Louis Vuitton denied right to trademark Damier Checkerboard pattern

Louis Vuitton has been denied the right to monopolize the checkerboard pattern, following the ruling from the European Union General Court. The decision comes after the luxury label first registered a trademark for its brown Damier check pattern in 1998 and the subsequential trademark for the black version ten years later.

However, the First Board of Appeal of the Office Harmonization in the Internal Market previously took away Louis Vuitton's trademark for the checkerboard pattern in 2011 and Louis Vuitton's attempts to have decision reversed have been denied.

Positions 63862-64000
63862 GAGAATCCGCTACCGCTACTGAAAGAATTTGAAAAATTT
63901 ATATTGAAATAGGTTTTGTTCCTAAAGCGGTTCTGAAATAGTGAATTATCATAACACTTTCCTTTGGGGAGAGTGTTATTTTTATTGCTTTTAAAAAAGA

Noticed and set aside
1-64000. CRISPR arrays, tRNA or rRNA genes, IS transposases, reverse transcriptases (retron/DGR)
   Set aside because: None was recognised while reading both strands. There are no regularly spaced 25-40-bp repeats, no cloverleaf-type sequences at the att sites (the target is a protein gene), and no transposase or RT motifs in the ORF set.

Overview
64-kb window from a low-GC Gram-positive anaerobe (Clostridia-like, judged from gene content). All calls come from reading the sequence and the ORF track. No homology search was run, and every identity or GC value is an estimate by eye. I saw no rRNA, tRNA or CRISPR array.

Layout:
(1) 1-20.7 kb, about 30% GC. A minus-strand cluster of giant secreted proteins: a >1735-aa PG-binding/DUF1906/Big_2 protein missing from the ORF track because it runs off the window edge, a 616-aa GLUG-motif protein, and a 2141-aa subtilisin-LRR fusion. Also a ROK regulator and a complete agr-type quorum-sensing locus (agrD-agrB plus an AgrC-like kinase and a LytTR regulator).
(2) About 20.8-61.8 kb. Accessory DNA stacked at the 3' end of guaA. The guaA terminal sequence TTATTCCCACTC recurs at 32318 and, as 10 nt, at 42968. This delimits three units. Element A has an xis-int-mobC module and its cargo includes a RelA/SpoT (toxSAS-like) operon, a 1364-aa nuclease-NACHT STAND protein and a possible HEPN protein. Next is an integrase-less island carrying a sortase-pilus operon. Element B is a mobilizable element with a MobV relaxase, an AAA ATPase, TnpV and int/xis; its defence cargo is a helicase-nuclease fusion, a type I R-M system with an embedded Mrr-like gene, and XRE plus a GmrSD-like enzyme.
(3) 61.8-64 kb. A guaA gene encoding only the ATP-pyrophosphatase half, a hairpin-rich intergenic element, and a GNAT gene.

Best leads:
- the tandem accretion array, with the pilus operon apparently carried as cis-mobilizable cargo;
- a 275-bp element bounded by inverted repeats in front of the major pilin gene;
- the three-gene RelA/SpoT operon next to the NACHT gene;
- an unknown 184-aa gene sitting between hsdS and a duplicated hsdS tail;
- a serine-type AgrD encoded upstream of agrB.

The General Court, based in Luxembourg, stated that in its decision "the checkerboard pattern, as represented in the contested trademark, was a basic and banal feature composed of very simple elements." Since the pattern was lacking distinguishing features, such as a logo, the pattern cannot be seen as the sole property of Louis Vuitton, said the court.

The luxury fashion house, part of giant conglomerate LVMH, has yet to reveal if it aims to appeal the European Union's General Court ruling.

 

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